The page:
There will, of course, be times when people in this place express dismay with slow and what too often appear to be cruel and impersonal wheels of justice. We will call, as in the cases of Emma Caldwell, Milly Main and far too many others, for the new Lord Advocate to act with compassion and purpose to ensure that not only is the law followed, but justice is done. Such interactions between the politicians and the courts are inevitable, but what is often at stake is the core of our sense of values and fairness in our country. None of that will be a reflection on the good characters, good values and good judgments of the two holders of those legal offices.

It is clear, however, that we need to look at the reform of the role of the Lord Advocate, as the First Minister and Douglas Ross have said. In fact, although much of modern Scotland would be alien to Sir Ross, the closeness of the chief legal officer charged with conducting Scotland’s public prosecutions to the nation’s political leadership might just be all too familiar. Since the time of Sir Ross, a legal principle has developed that, in matters of legal judgment, what matters is not just whether there is, in fact, bias, but whether there is the possible appearance of bias. More recent history has tipped that issue out of the seminar rooms of law schools on to the front pages of our newspapers. That is why we need to have serious discussions in the Parliament about the separation of power between the person who is in charge of prosecutions in Scotland and the chief legal adviser to the Government.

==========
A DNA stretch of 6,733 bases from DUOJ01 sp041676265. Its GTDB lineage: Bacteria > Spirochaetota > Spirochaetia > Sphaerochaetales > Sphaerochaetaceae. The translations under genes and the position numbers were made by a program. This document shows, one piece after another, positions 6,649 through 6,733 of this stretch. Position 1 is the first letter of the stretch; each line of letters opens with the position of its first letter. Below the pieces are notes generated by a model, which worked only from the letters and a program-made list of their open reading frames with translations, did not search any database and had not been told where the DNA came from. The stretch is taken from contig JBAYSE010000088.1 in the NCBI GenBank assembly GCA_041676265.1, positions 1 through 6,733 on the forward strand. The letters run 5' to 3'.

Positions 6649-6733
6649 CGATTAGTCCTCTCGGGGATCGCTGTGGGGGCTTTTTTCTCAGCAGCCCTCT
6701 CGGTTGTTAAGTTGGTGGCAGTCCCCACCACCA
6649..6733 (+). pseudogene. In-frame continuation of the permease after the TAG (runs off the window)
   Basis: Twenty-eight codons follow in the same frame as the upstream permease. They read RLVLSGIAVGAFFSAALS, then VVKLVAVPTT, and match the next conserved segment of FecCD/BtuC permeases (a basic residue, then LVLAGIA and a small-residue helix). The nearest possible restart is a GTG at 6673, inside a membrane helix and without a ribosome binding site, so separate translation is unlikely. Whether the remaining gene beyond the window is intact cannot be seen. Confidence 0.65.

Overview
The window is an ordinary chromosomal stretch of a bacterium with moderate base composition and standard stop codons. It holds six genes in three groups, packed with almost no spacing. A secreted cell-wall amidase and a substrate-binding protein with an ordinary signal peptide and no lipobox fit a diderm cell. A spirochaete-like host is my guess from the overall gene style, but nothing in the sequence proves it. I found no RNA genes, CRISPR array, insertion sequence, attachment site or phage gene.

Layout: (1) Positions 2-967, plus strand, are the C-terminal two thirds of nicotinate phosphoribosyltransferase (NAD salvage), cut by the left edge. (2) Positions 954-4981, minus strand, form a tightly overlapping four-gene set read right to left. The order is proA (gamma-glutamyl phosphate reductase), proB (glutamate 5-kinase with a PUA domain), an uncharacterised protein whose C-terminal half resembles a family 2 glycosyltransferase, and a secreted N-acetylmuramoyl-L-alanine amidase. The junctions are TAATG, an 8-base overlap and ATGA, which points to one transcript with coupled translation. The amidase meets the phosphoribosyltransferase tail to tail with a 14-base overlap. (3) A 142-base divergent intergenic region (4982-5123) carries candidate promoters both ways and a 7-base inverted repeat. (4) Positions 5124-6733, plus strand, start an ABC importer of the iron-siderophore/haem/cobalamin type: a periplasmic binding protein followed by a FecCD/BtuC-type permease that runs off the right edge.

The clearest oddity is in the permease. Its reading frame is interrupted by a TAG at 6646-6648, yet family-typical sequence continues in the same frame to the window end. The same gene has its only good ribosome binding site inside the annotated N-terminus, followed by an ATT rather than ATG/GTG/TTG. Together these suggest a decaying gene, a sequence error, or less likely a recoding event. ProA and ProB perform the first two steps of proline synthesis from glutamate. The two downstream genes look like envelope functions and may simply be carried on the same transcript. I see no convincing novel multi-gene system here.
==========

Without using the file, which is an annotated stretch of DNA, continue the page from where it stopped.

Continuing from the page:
We will proudly support Dorothy Bain and Ruth Charteris in taking on those vital roles in Scotland’s public life, but we will also call on colleagues across the Parliament to make that contingent on reforming the offices. In doing so, we will all play a small part in changing the tone and tenor of Scotland’s history. We cannot lose sight of the injustices that still remain in our society and the work of building that more perfect nation is a collective duty for us all.